• Costco: Now, I was really pumped up to go to Costco. It's new and I heard has a really exciting Vita-Blender demonstration. Like Sam's Club, I felt that Costco on a Sat. evening would be an ok bet- most people there are on a serious mission to stock up on way more tortilla chips than their Superbowl guests will ever consume (seriously, why do people buy that many tortilla chips?!) and chicken thighs. They do not have the time to listen to their child plead for a 18 lb box of fruit snacks nor the space for them in their cart so they leave them at home. Everyone keeps saying how incredible Costco is and I felt confident I could enjoy it's wonderfulness. Wrong. Again. Right off the bat: double-seater carts. Like I need an empty child seat in my face to remind me of who is not with us on this visit to buying-in-bulk paradise. Then we made our way to the membership desk, we are almost home free when the picture taker guy starts in about his nine-month old who is doing "that really cute waddle walk." And thanks.
  • Medica: I knew they were going to be an issue. They always are. For everyone. After getting transferred four times, being told I shouldn't mention the word "autism" to the customer service reps because it flusters them (flusters them?!), I was finally told that my request for ABA therapy coverage would take 10 days to review. Remarkably, she returned my call the next day. To reject our request. But she would send me the paperwork on the appeal process. And thanks for that. Sounds like I have several really exciting hours of paperwork ahead of me.
  • And to top 'er off... I went downstairs to change the laundry and the dinner that had been washed down the upstairs sink and garbage disposal had backed up in the laundry room sink. Mmmm. Let's just say the meatloaf and hash browns didn't look nearly as good as they did at dinnertime.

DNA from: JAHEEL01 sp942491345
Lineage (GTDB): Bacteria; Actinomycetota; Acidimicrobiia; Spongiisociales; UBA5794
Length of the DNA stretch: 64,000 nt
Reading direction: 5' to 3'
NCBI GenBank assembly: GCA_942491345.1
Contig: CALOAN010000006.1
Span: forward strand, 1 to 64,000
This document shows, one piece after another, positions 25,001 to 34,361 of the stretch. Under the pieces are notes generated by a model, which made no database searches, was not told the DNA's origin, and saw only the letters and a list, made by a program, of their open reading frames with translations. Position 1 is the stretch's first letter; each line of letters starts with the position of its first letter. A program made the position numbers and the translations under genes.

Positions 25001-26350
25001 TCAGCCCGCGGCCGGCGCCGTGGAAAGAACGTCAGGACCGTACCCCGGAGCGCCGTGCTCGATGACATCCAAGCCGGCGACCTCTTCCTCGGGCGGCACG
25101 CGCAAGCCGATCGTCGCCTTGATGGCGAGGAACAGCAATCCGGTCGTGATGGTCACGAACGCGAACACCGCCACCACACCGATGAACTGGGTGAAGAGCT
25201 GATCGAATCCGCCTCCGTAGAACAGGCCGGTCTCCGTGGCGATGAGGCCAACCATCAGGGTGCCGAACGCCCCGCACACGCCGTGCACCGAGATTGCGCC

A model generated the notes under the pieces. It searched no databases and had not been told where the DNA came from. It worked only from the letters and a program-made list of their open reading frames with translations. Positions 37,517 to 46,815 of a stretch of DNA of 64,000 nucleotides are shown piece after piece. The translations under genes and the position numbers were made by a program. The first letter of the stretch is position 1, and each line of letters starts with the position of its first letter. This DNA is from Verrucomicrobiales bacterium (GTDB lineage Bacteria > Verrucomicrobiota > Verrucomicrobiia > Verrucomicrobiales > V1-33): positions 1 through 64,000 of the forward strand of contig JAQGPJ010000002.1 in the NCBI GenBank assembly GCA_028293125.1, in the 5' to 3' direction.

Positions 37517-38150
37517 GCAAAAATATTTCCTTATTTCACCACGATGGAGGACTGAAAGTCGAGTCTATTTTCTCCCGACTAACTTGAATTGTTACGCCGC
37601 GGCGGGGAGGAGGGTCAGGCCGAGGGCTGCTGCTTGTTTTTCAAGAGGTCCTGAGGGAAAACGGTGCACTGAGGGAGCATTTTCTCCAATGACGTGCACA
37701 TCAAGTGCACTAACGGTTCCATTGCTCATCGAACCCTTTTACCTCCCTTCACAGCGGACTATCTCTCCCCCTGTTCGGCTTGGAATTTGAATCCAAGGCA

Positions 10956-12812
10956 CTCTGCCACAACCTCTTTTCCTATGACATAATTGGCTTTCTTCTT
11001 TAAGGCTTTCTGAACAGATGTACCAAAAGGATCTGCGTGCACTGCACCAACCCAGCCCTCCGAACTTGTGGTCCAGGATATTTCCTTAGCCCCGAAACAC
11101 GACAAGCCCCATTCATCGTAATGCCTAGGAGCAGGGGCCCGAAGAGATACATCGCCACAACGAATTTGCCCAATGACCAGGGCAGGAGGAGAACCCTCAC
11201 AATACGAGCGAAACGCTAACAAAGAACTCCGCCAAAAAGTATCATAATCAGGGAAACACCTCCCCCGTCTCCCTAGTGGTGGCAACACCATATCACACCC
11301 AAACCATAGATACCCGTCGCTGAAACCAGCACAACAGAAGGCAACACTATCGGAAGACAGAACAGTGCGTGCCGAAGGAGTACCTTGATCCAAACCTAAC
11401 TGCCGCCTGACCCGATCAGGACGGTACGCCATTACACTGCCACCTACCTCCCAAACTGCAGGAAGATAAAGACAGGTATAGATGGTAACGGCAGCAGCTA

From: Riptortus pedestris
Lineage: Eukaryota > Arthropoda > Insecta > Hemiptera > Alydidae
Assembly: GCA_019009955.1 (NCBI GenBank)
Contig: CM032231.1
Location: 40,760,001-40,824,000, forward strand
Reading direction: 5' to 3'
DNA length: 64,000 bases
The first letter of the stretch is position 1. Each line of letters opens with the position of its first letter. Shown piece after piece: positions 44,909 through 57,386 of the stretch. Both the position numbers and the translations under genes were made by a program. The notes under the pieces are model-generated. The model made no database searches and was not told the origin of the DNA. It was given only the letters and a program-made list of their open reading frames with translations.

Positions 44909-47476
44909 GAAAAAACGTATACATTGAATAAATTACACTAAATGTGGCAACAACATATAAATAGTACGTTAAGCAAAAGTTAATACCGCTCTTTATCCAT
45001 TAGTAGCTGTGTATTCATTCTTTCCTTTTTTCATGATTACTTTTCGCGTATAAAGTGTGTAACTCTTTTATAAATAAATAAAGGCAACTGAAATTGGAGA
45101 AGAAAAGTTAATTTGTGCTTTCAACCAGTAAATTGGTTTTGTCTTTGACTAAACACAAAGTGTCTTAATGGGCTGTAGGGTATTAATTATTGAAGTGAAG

Here's hoping for a better week...


January 30th, 2010: The Parade of Grandmas (and Great ones too!)
Max and Ellie are very lucky to have not only two Grandmas living within close proximity but two Great-Grandmas. And all four love(d) spending time with the kids, just as much as the kids love(d) being with them.
In the months before my Ellie was born, my Grandma (Grams) was in the hospital and very sick following some complications for her knee surgery. There were a few times, when we weren't sure Ellie would ever met Grams. Thankfully, Grams got much better and by the time Ellie was born, she was in a rehab facility making her big comeback. Due to her germaphobe mother, Ellie wasn't able to go see Grams at the rehab place until she was just over two weeks old. Even though Grams wasn't really with it yet, you can see how happy she was to met Ellie.
Random humorous story of sick and feverish Grams (sorry Grams): I was hugely pregnant the last time I went to visit Grams at the hospital before I delivered Ellie. She had been having some problems with dry mouth and I had just bought some mouthwash to ease my dry mouth so I brought some to leave with her. She refused to take it, saying I would need it if I ever got pregnant. Hello Grams! You see this massive thing hanging off the front of me? It's not a tumor- it's a baby.
Anyways, I remember how tiny Ellie was the day we went to see Grams. We went out to eat at the Original Pancake House and Ellie just slept in her carseat the whole time. She didn't even notice the idiot waitress that insisted on swinging the piping hot carafe over her every time she passed. By the time we got to the rehab though, she was hysterically screaming and hungry. It was my first attempt at nursing in public. I remember feeling weird about unbuttoning my shirt in the chapel area- but it was really the only place I could feed her. After Ellie puked all over me, she was ready to meet her Grams. Here are a few pictures from that day...
 Four Generations: Ellie, her Mommy, my Mommy (Ma) and her Mommy (Grams)

Later that day... Ellie's other admiring Grandma's came to visit (along with Papa- Dave's dad). While Papa tried his best to get Max to throw up on him...
another one of Ellie's Great-Grandmas, Marian, cuddled her. Marian is Dave's Grandma and was a kind, sweet lady who loved her grandkids and great-grandkids very much. Sadly, Marian suddenly passed away on July 7th. Marian passed peacefully in her sleep.
I didn't understand why she has taken so suddenly without warning, that is, until Elle died. Marian had to go first, so she was there when Ellie got there. Besides Bee, Marian was the only person that Ellie had known from here, when she got there.